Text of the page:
Submitted by Faye Mahaffey,
OSUE Brown County Master Gardener Volunteer
This month, gardeners move outdoors (weather permitting). Yes, we’re still starting seeds inside the house, but now’s the time we work the soil (if it ever dries out), sow cold-tolerant seeds outside, and divide a few perennials and suckering shrubs. We begin the hard work that will let us sit back and enjoy the garden once summer arrives. Weeds are growing fast and furious in the flowerbeds. The lawn needs care. Yet the weather still fools us, and a hard spring frost can kill off cherished plants and growing bulbs too tender to survive the final cycle of freeze-and-thaw. As I prepared to cut down Ornamental grasses in the front yard I did a quick walk about. We experienced a hard frost and things look a bit cold. To my surprise the deer have been munching on emerging daylilies all over the property! I hope the farmer next to us plants soybeans this year so my daylilies and hostas have a break from the foraging critters. The forecast for this evening is a wintry mix. This crazy weather has me looking at the April garden tasks and wondering just when some of these items can be accomplished!
April’s Tasks Include:
- Begin digging new garden beds when the soil is workable
- Start weeding your beds
- Replant frost-heaved perennials
- Cut back ornamental grasses and sedum
- Transplant and divide summer and fall blooming perennials
- Clean up ground-cover beds
- Plant pansies and other cold-tolerant annuals
- Direct-seed peas and beets
- Direct-seed lettuce, endive, escarole and spinach
- Sow radishes throughout the season, beginning now
- Cut back shrubby herbs
- Start kitchen herbs indoors, to be transplanted outside
- Sow seeds of hardy annuals and perennials outdoors
Many gardeners have been thinking about the Monarch Butterflies and what we can do to help the declining population.
If you want to read more about the Monarchs and what you can do to help, visit the website, Ohioline, and read a great factsheet written by Denise Ellsworth, OSU Department of Entomology. Factsheet ENT-82, Pollinator Quick Guide: What You Can Do to Help Monarchs, includes photographs of the monarch’s complete metamorphosis, progressing from an egg to a larva (caterpillar), a pupa (chrysalis) and an adult (butterfly) state. There is a list of Host plants for the monarchs as well as some suggestions for Nectar sources and some other gardening tips to help the Monarchs.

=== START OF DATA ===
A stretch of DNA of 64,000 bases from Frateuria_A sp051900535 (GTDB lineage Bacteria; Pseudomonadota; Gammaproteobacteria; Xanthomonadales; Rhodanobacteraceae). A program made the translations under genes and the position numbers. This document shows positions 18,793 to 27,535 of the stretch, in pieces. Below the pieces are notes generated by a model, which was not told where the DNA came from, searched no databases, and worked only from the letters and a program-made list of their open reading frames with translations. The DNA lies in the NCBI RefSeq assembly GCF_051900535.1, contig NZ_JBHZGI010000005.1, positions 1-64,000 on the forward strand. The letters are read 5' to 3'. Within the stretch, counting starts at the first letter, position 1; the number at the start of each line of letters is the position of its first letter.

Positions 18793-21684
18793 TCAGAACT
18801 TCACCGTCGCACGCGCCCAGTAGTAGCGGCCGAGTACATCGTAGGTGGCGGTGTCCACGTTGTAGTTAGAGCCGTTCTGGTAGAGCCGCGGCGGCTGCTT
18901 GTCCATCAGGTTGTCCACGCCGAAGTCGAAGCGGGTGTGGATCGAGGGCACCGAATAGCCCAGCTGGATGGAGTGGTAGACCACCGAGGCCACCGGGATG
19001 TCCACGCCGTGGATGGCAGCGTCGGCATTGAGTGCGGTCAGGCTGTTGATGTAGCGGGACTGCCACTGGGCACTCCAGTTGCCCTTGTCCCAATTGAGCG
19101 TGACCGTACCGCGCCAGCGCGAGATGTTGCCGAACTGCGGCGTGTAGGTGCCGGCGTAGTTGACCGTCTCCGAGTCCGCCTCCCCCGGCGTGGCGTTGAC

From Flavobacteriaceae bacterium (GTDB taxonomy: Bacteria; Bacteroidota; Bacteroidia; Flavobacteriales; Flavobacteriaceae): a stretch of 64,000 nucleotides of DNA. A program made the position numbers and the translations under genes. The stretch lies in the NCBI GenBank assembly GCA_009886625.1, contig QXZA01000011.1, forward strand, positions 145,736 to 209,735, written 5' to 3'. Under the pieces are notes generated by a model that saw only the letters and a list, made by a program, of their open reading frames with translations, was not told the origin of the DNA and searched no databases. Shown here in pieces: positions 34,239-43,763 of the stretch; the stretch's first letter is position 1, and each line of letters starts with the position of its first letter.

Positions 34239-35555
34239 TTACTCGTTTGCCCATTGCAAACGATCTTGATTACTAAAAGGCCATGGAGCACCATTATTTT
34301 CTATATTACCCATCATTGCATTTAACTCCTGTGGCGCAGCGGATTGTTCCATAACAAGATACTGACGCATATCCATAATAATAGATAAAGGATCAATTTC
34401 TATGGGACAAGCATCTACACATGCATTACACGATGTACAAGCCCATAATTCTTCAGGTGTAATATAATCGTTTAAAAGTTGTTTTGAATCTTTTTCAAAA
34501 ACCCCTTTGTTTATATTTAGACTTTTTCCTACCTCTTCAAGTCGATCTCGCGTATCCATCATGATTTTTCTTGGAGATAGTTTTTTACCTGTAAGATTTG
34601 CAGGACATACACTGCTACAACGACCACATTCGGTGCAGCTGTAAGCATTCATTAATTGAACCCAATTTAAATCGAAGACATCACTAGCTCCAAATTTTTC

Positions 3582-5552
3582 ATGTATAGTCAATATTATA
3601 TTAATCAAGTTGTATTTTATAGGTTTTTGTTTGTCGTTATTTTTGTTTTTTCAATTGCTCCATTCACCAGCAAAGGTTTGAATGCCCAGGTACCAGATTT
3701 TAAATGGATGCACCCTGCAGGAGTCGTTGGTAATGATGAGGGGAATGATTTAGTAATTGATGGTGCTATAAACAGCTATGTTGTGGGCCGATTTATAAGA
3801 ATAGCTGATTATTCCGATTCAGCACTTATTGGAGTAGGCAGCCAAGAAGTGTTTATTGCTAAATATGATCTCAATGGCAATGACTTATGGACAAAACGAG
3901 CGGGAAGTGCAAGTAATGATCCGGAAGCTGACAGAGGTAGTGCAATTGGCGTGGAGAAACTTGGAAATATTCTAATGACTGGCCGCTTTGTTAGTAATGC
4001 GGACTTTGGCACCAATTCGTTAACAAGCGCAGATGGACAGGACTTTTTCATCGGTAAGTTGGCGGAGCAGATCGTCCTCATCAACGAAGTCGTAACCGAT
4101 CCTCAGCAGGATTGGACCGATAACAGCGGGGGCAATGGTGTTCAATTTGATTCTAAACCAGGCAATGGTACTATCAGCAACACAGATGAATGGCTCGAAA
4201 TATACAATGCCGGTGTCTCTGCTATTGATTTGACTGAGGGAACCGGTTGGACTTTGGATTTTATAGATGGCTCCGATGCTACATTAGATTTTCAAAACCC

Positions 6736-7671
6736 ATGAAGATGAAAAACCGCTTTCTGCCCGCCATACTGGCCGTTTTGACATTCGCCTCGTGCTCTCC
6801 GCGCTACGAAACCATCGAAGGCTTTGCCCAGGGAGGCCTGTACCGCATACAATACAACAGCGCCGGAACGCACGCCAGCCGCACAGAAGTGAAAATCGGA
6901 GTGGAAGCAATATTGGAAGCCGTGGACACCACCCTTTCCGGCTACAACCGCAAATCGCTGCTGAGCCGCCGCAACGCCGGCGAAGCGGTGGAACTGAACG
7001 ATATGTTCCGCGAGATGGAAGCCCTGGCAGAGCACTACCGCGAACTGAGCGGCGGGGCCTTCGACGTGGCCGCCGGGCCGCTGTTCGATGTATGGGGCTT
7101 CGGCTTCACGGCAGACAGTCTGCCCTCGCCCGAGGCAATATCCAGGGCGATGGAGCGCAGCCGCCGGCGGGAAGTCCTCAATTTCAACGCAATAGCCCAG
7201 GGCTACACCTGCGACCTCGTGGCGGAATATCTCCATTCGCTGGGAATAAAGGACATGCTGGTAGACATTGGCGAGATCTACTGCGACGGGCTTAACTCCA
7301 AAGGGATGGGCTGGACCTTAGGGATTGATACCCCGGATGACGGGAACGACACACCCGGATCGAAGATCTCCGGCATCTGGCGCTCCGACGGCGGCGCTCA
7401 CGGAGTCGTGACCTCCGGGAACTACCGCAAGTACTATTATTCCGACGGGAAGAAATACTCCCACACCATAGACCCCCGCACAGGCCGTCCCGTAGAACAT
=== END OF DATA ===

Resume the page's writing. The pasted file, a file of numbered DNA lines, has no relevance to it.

As soon as the sun takes care of the morning frost, I am headed out to cut down grasses in the front yard. We have visitors from Indiana this weekend and they want something to do! How lucky am I?
About the MGV Program in Ohio
The Ohio State University Extension Master Gardener Volunteer (MGV) program provides intensive training in horticulture to interested Ohio residents who then volunteer their time assisting with educational programs and activities for Ohio residents through their local OSU Extension county office. Volunteers are not required to have gardening skills or knowledge; a passion for learning about gardening and sharing this knowledge with others is a must!
Working with county Extension personnel, Master Gardener Volunteers provide educational services to their communities such as: answering gardening questions from the public; conducting plant clinics; gardening activities with children, senior citizens, or disabled persons; beautifying the community; developing community or demonstration gardens; and other horticultural activities.
You can find out more about the Master Gardener Volunteer Program at https://mastergardener.osu.edu/home and find their social media posts at the buttons to the right.